c. Where your stay forms part of a European Union training and continuing education programme or research programme, or part of a reciprocal exchange programme:
For nationals of third countries who are taking part in European Union exchange programmes, training and continuing education programmes or research programmes (mobility exchange students and scholarship holders), a ‘residence permit – special cases of paid employment’ will be issued for their stay in Austria.

The application can be made in Austria. In order to be able to enter Austria, a personal application for a Visa D must be made in advance at the Austrian diplomatic mission responsible (embassy, consulate-general) in the applicant's country of residence. If the employment is to be taken up immediately on entry, the Visa D must be applied for as a work visa (“Visa D – employment”).

When applying for the visa, all documents required for issuing a residence permit must be presented. As long as the documents are complete, the visa will be issued with a validity of six months. Following entry into Austria, the application for a ‘residence permit – special cases of paid employment’ can be made with the responsible registration authority in Austria.

If your nationality entitles you to enter Austria without a visa or if you are entering with a valid residence permit from another Schengen state, you may submit an application for a ‘residence permit – special cases of paid employment’, giving you the right to stay in the country, to the registration authority responsible within Austria.

Please note: If you enter Austria without a visa or with a Travel Visa C or Residence Visa D that does not have an ‘employment’ endorsement, you are not permitted to undertake paid employment in Austria.



The question of whether you are allowed to work in Austria depends on your nationality, the nature of the work and the type of residence permit.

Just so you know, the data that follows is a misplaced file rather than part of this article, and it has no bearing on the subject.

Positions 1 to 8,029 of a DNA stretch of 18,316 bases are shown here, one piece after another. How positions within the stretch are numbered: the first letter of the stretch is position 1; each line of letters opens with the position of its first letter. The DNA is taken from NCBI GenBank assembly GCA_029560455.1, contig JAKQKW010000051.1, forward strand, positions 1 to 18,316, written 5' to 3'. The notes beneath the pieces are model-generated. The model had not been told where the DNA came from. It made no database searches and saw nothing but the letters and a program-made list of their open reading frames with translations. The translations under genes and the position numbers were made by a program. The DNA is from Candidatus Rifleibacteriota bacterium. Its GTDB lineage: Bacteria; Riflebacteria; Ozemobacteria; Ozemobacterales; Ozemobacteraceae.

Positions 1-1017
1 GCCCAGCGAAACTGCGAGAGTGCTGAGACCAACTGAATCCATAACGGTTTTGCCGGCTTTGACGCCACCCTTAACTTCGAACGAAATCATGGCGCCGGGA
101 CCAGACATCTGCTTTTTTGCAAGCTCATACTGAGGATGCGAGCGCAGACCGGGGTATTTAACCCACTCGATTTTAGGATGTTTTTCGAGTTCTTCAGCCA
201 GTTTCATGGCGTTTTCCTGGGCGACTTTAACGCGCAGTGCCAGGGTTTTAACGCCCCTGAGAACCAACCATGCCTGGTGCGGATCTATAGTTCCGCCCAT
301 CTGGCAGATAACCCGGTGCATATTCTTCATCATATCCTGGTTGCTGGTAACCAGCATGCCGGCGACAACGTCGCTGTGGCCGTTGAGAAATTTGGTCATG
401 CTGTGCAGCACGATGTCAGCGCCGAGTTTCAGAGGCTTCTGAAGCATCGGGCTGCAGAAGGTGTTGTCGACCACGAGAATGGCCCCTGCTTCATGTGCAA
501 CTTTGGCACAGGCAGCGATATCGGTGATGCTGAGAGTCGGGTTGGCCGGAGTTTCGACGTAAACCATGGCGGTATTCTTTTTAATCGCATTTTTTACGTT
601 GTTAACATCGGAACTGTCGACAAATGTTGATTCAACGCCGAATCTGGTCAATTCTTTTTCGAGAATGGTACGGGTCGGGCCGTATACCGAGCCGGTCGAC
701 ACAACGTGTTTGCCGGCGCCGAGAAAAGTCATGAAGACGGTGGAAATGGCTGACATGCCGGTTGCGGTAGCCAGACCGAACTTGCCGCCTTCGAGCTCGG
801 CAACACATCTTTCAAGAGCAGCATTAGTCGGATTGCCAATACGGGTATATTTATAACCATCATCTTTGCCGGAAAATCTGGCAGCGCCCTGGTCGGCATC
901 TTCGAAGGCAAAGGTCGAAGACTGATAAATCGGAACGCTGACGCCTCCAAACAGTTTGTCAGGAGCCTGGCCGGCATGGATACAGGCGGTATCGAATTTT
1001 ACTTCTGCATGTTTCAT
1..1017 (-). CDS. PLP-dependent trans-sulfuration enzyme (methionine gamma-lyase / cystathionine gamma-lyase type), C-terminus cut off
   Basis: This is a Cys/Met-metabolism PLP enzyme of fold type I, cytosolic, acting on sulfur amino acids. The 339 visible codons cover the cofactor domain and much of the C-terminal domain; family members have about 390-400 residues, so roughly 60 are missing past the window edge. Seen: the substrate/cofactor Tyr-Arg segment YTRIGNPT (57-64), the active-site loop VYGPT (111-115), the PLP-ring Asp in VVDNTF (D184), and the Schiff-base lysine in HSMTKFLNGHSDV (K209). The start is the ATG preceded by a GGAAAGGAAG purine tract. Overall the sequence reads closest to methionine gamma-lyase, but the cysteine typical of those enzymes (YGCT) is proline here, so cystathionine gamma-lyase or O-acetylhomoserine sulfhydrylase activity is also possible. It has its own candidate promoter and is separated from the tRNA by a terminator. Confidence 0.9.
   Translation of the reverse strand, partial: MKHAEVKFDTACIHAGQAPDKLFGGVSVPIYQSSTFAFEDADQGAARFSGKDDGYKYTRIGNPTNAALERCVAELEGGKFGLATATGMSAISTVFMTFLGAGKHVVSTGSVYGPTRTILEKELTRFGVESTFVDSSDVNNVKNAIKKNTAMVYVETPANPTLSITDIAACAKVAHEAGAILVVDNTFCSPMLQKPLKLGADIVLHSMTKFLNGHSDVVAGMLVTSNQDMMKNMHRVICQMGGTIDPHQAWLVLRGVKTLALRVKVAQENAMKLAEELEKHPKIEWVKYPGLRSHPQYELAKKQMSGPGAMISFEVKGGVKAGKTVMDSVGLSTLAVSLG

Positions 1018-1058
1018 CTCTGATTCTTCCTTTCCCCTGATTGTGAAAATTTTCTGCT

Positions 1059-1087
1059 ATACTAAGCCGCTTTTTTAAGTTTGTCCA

• Students with a ‘Student residence permit’ have a basic right to undertake paid work during their study period.

A work permit is necessary for paid employment (working under an employment contract or in a quasi-employed relationship). For students at Austrian universities, however, the labour market test is not applied. Students receive a work permit for employment that does not exceed a limit of 20 hours’ work per week.
A student intending to work as an academic (e.g. as a study assistant) does not need to obtain a work permit from the AMS (Labour Market Board).
 If the nature of the work changes, however, or if work is undertaken in a non-academic field, the necessary permits must be obtained and an application made for a change in the general purpose on the residence permit.

Who needs what?

Nationals of EU states (Belgium, Bulgaria, Denmark, Germany, Estonia, Finland, France, Greece, the United Kingdom, Ireland, Italy, Latvia, Lithuania, Luxembourg, Malta, the Netherlands, Poland, Portugal, Romania, Sweden, Slovakia, Slovenia, Spain, the Czech Republic, Hungary, Cyprus) and EEA States (Norway, Iceland, Liechtenstein): No work permit:

Swiss nationals No work permit

Croatian nationals: Work permit (transitional arrangements until 2020) – except for work in academic teaching and research

Nationals of all other states (‘third countries’)
Work permit – except for work in academic teaching and research



Taking your Doctorate (PhD) at TU Wien